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Why is the supply number important? The market value of all things, eventually, comes down to the basic principle of supply and demand. The supply number helps to tell us the psychological condition of buyers and sellers, by its change and it's rate of change. Large drops in supply could be signaling speculative behavior as investors fight it out to get into our market. If supply were to increase rapidly, that could be telling us that buyer's are backing off, and/or, that numerous new seller's are coming into the market. In combining this data with the demand number below, we can assess the current status of the land market. When supply numbers approach historical highs and lows, they can also be useful in signaling major turning points. Example: at the peak of the 1988-90 market, supply made a low in May of 1989 at 587. In hindsight, May 1989 was at or near the point of peak speculation in our market, as demand over-whelmed supply, drawing it down. The value in following supply, is not in the number itself, or what any one number might mean. The value comes from the magnitude of change, and that change in relation to demand.
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Demand in Dec (142), fell by 12 land sales, which is a - 7.7% decline vs. November. Including July's break in volume, when sales fell 32% (vs. June), and the ensuing 5 months, we now have 6 months in a row of weaker land sales. Weak meaning substantially below, the 200 per month level. Prior to this breakdown in volume in July, the land market recorded over 200 land sales 19 months in a row, a streak that started in Dec 2004. During that 19 month streak, average land sales per month was 275. So, as you can see, there is a lot work to be done to get back over that 200 number. From December's 142 number, we need an improvement of 41% in sales volume to reach that 200 number. In view of the fact that land sales have now fallen 6 months in a row, we are light years away from the 200 level. Before we can even talk about making a run at 200, we must first reverse the present trend of weaker monthly land sales. Presently, the volume trend is down, not up. The last 6 months of land sales have been 179, 182, 181, 164, 154, and Dec's 142, a clear declining trend. Getting back above 200 would be a very bullish sign for this market, however at this point in time I would be happy just to see land sales get back over the 150 area and hold it. That would be very constructive. Since the peak of April 2006, at 323 land sales, land sales are now down, on a monthly basis,
-56%. Taking the average of the last 6 months, we are now averaging 167 land sales per month. The 3 month average is 153.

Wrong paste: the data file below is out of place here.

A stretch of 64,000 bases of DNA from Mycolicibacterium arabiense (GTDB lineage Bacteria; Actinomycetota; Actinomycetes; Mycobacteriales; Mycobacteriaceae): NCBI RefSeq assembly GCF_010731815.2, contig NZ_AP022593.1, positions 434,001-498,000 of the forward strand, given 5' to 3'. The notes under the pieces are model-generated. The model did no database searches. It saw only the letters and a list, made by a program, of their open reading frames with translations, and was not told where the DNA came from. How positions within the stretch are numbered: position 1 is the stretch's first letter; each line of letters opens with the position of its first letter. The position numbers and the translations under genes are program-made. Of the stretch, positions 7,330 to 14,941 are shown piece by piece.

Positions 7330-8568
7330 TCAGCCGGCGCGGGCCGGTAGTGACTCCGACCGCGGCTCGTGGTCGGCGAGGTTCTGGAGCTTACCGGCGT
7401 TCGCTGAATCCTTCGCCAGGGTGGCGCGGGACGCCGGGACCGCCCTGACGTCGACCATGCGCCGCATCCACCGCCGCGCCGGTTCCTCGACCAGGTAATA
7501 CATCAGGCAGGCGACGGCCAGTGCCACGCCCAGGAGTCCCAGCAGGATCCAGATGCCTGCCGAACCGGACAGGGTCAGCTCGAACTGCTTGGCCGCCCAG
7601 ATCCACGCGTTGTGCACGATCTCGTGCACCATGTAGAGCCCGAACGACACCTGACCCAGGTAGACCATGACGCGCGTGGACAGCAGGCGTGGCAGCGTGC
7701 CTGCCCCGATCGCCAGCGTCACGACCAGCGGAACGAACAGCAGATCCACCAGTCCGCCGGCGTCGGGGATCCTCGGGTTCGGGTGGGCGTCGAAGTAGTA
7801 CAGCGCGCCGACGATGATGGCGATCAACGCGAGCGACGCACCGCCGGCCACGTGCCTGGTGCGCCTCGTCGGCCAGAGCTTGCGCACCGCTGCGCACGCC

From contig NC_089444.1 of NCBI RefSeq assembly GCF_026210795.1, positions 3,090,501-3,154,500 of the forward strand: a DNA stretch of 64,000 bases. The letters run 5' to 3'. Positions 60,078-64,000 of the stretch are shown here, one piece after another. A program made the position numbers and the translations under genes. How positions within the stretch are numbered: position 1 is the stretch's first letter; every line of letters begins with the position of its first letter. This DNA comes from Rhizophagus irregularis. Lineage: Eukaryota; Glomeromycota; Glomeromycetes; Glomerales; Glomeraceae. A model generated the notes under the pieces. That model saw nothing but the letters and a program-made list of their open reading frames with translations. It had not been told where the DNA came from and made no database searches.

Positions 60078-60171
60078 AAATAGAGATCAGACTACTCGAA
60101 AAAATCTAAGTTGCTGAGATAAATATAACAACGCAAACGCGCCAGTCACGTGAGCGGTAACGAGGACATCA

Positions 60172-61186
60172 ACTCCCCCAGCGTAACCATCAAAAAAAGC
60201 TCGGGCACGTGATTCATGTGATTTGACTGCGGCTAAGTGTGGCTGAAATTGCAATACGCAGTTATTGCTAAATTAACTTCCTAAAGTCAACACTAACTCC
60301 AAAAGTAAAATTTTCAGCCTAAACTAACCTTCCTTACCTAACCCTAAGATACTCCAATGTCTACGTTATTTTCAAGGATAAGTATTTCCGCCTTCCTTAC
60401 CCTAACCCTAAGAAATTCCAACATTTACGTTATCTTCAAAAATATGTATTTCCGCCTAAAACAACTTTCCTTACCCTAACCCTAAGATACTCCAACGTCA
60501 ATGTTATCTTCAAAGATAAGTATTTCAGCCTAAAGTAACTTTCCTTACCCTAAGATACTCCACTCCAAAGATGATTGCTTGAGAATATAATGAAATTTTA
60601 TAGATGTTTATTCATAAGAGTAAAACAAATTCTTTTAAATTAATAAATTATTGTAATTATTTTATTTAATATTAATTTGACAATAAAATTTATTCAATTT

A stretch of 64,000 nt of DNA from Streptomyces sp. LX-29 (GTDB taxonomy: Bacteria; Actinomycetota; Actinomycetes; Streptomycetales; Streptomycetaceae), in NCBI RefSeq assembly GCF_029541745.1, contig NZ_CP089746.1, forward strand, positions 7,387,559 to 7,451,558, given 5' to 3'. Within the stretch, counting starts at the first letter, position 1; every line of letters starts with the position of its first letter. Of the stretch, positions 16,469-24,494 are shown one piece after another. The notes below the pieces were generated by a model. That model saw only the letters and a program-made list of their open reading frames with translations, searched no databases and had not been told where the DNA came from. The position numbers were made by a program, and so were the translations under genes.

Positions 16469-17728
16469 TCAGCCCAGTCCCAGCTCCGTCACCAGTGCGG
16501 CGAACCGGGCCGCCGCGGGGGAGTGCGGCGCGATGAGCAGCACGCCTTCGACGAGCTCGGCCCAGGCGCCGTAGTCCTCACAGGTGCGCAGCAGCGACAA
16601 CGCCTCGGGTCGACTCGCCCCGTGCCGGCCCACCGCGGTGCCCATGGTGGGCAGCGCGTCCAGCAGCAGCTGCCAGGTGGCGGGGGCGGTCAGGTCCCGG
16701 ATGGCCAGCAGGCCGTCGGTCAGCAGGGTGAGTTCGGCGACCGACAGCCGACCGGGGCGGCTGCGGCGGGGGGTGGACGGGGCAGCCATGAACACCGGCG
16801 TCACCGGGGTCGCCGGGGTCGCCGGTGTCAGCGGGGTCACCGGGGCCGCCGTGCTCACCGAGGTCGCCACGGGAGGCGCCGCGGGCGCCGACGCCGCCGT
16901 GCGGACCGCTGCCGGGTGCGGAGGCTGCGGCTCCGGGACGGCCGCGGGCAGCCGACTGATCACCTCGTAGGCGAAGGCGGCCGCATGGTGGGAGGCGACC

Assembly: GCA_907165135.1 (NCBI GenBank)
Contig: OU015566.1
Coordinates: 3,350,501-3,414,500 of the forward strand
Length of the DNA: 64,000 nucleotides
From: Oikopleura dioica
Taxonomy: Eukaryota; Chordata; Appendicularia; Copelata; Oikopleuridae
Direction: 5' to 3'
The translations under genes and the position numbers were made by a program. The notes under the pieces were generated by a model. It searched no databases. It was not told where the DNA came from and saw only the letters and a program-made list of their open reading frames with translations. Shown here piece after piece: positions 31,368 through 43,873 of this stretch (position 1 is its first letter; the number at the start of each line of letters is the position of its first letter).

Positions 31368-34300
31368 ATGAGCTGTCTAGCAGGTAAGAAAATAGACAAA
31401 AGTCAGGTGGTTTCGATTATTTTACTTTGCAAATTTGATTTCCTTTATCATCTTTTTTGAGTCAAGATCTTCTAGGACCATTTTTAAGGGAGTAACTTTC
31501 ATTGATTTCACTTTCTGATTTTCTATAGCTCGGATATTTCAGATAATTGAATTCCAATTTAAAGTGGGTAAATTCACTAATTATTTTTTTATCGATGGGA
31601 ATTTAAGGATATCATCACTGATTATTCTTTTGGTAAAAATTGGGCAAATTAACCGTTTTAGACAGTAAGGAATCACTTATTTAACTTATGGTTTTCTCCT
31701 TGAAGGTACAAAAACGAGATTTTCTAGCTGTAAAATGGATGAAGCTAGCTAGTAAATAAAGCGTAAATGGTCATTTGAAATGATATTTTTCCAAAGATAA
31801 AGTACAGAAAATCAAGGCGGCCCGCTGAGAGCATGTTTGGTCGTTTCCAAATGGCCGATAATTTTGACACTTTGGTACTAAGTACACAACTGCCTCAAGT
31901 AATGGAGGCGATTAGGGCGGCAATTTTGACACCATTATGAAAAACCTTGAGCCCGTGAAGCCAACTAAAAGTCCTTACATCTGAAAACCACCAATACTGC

Avg days on the market- 176 days, rising 10 days from November.

Demand numbers in perspective:
Land sales year to date- 2,648
Dec 2006 vs. Dec 2005 - 50% (down)
Land sales in all of 2006- 2,648
Land sales in all of 2005- 3,376
Land sales in all of 2004- 2,372
Land sales in all of 2003- 1,240
Land sales in all of 2002- 679
Land sales in all of 2001- 407
Land sales in all of 2000- 307
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Average land sales (in 2006) per month- 221
Average land sales (in 2005) per month- 281
Average land sales (in 2004) per month- 198
Average land sales (in 2003) per month- 103
Average land sales (in 2002) per month- 56
Average land sales (in 2001) per month- 34
Average land sales (in 2000) per month- 26
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Quik Sum of Land Market

The overall structure of the market has not changed from last month- supply is still too high in relation to demand. The market continues its transition from a seller's market to a buyer's market, but at the present, it is neither. Buyers are backing off and in most cases, not paying top dollar. Many of the sellers are also playing it tough and not cutting prices drastically. So, in many instances, we have an impasse, where buyers and sellers just cannot agree on value. At this stage of the market cycle, this is typical. Eventually, this too will end and one or the other (buyer or seller) will win out, with the other side reluctantly facing reality. At present, my money is on the buyers in this contest; time and the fundamentals of supply and demand are on their side.

We are not "out of the woods" yet in regard to the potential of falling housing and land prices. On this issue, I am neither an optimist nor a pessimist, but a realist. Common sense and history tell us that in any market, when supply rises and demand falls off, prices weaken. Until we see demand improve and or supply fall off, I will continue to hold this view. As strange as this may sound, The sellers shouldn’t give up here and take their property off of the market. Land is still selling. 150 land sales per month, while way off of the record high's of 2005, is still a fairly active market. In addition, the way supply and demand are lining up, for at least the first half of the year, the market will likely continue to weaken. If so, the market is stronger now than it will be next month (and so on). So it is better to hang in there now and hope to get it sold, after all, 140 to 150 sellers per month are going to escrow and if you give up, you will most certainly not be one of them.

The AV is the only real place of substantial size that Los Angeles County has left for growth, and unlike many locales around southern California, growth in the AV is welcome. The AV today, regardless of where we are in the economic-real estate cycle, still has a great growth story and a great future. If you missed the bull market of 2001-2005, we are gradually working our way towards a buyer's market. At the very least, if not a buyer's market, it will be a better buying opportunity than we have now. Better values should arise over time. Over the next several months to years, bargains will make themselves available. The knowledgeable and courageous will snap them up, knowing from market history, that buyer's markets, like seller's markets, don't last forever either. The bull markets we have had in land have one thing in common: the old price highs of the previous bull market are exceeded by the next bull market. In between, there are price pull backs, which creates value. This is when one should build their inventory and get prepared for the next bull market. This is how big money is made in AV land; not by chasing after property at or near record prices.


- Frank Donato, January 2007

Information presented above has been compiled from reputable sources, and is deemed reliable but not guaranteed. All opinions expressed are those of the Author.